In Gideon’s place I played x2 Chandra, Torch of Defiance. Chandra is much better when behind so she can help you catch up on the draw. This is where I got a huge advantage from playing a RW manabase even though I had decided not to play Motorist or Shock. Most players in the mirror were still on the BW version (without Caravan) to support Fatal Push and didn’t have access to Chandra. It turned out that many players showed up with x2 Nahiri, the Harbinger in their sideboard. When I asked Owen Turtenwald about it later, he said that Nahiri was essentially a poor man’s Chandra – he would prefer to play Chandra but the mana just didn’t support it.
I haven’t talked to anyone that agrees with me on this change, but I’ve kept it even after the Grand Prix and have been very happy with this choice. I killed my fair share of Gideons in the tournament that just felt like small speed-bumps to my aggressive start.
Most lists played either 23 or 24 lands. I wanted to play as few lands as necessary just because it’s really hard to make the last few cuts in this deck – all of the cards are so good. It’s hard to balance the number of vehicles with the number of pilots and non-creature spells like removal and Planeswalkers. You also need enough artifacts to keep Spire of Industry and Unlicensed Disintegration turned on.
I liked the idea of having more mana sources, especially with some expensive spells in the sideboard. On the other hand, I was afraid of losing games by flooding out and wanted to keep my spell density high if possible.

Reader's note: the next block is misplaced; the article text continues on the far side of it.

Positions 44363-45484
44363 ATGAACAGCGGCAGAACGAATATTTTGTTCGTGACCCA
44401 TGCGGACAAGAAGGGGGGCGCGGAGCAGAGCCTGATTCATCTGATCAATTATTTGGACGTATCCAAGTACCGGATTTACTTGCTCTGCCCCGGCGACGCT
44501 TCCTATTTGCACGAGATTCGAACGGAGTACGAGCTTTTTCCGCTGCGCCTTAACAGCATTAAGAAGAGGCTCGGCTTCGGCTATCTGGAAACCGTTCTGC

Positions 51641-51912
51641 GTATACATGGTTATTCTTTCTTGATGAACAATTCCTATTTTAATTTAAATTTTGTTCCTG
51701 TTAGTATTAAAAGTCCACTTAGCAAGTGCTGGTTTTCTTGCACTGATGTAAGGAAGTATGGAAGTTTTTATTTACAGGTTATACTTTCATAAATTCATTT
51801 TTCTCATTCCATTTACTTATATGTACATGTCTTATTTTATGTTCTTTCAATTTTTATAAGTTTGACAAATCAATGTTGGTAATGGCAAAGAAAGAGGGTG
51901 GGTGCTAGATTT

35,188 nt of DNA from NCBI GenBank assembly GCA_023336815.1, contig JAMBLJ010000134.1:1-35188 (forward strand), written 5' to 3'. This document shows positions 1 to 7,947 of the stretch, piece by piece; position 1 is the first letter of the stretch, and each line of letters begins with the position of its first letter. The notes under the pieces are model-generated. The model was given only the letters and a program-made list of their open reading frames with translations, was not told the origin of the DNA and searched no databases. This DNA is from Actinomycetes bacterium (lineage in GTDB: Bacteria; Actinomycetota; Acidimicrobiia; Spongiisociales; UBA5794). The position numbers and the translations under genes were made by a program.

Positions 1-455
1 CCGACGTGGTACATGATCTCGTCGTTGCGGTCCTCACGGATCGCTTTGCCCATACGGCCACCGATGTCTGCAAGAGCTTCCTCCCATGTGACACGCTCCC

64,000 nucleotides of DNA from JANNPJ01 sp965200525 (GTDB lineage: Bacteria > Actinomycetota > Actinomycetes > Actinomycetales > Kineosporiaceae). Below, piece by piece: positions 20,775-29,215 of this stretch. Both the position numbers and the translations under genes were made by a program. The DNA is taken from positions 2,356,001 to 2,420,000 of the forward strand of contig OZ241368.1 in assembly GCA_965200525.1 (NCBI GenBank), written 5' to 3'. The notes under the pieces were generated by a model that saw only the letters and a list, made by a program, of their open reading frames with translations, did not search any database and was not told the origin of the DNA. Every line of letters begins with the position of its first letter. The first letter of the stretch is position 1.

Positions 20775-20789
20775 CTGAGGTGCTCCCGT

Besides the number of lands, I had to consider my mana fixing. My mana was initially going to be heavily RW-based. My decision to play Fatal Push threw a wrench in these plans.
The solution to both problems was to play two Cultivator’s Caravan. The games where you can play a turn 3 Caravan into a 1-mana spell like Exemplar or Fatal Push makes you feel so far ahead. With 23 lands, this gave me 25 mana sources and helped fix my mana for Fatal Push. The caravan is a mana-source early while being a large threat when needed. Plus it counted as an artifact to turn on the rest of the deck. My build can even make use of ramping to 5-mana by playing an Archangel Avacyn or ramping to a turn 4 Fumigate against GB. The only downside was giving your opponent more Release the Gremlin targets after sideboard, but otherwise the Caravans did everything I was looking for and I’m surprised more people don’t play them.
Aether Hub on the other hand is a card I hate. Without Harnessed Lightning or Aethersphere Harvester there are no other sources of energy. I found that in most games I only needed to use the Hub for colored mana once, so I didn’t mind drawing the first one, but drawing multiples was always bad. Going to 23 lands let me play only a single Aether Hub.